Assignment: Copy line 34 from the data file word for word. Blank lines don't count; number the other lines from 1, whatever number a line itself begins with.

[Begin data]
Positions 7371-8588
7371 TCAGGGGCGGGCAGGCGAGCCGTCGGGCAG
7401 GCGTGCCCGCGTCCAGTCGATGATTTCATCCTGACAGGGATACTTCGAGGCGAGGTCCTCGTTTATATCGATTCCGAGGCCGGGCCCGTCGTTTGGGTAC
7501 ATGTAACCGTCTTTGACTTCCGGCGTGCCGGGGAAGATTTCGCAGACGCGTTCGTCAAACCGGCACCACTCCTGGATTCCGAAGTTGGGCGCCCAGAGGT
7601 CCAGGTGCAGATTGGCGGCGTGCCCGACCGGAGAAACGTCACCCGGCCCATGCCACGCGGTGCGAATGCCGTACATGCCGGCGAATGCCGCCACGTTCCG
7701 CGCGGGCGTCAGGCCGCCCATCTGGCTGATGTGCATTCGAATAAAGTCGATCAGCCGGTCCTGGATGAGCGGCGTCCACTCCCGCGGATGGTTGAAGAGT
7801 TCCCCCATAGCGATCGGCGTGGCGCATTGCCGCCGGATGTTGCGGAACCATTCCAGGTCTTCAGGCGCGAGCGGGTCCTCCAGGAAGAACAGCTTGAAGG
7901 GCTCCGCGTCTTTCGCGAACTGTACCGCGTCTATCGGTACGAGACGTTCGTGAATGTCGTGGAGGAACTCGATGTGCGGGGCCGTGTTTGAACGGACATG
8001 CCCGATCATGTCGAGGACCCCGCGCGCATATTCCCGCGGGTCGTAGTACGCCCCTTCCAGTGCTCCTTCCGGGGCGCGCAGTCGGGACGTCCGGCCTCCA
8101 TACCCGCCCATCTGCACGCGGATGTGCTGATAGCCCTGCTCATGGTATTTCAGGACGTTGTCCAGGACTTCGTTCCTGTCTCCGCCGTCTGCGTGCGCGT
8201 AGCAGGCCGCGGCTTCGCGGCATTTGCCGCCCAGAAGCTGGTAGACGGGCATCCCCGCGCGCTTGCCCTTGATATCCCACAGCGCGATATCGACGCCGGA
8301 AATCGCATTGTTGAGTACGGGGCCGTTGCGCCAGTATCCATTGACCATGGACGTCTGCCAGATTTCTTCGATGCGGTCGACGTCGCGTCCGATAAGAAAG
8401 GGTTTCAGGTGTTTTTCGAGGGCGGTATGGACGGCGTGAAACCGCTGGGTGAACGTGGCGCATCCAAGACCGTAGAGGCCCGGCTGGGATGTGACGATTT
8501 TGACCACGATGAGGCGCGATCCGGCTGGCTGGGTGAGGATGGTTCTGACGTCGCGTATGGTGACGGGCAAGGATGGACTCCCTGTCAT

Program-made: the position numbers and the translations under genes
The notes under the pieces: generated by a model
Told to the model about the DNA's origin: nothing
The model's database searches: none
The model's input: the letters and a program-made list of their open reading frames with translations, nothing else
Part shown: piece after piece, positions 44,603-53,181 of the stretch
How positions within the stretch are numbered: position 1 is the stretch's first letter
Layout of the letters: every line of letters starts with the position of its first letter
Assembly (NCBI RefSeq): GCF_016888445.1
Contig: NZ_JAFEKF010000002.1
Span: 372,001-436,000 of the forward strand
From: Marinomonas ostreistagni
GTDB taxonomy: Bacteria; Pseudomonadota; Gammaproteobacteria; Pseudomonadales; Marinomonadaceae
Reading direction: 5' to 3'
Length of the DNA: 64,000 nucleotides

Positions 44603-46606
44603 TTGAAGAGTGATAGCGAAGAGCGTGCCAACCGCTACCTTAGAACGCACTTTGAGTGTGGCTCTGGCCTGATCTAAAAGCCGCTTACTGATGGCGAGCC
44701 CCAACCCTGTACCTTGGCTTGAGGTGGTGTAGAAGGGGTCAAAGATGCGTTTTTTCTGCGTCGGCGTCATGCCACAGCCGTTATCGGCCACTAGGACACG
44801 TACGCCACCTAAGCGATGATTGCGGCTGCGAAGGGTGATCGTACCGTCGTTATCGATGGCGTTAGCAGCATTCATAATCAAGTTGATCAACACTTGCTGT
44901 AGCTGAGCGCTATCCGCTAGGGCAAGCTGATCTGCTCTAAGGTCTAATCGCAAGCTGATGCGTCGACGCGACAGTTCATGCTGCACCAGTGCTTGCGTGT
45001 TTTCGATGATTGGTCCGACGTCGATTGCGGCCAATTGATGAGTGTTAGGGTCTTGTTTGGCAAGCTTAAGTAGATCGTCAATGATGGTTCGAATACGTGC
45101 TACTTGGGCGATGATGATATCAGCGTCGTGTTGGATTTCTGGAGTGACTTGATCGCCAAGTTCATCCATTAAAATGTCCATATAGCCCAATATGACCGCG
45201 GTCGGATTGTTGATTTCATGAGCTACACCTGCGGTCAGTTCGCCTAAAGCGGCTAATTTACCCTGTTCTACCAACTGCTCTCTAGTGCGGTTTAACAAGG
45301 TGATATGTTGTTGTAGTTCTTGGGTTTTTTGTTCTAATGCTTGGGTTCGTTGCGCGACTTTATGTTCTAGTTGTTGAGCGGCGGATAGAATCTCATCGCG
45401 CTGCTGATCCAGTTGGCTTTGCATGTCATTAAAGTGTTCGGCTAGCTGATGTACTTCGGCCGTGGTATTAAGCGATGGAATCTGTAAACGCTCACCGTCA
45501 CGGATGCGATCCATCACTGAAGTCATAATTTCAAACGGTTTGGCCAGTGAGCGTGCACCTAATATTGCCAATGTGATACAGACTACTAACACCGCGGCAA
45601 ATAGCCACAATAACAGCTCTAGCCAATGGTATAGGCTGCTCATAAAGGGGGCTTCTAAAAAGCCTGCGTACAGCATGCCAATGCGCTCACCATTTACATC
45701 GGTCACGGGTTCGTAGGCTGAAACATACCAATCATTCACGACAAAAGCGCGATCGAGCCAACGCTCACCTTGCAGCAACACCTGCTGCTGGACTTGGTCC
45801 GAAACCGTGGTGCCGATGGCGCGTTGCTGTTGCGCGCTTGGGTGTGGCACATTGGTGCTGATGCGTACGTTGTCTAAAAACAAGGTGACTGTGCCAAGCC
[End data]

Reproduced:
44901 AGCTGAGCGCTATCCGCTAGGGCAAGCTGATCTGCTCTAAGGTCTAATCGCAAGCTGATGCGTCGACGCGACAGTTCATGCTGCACCAGTGCTTGCGTGT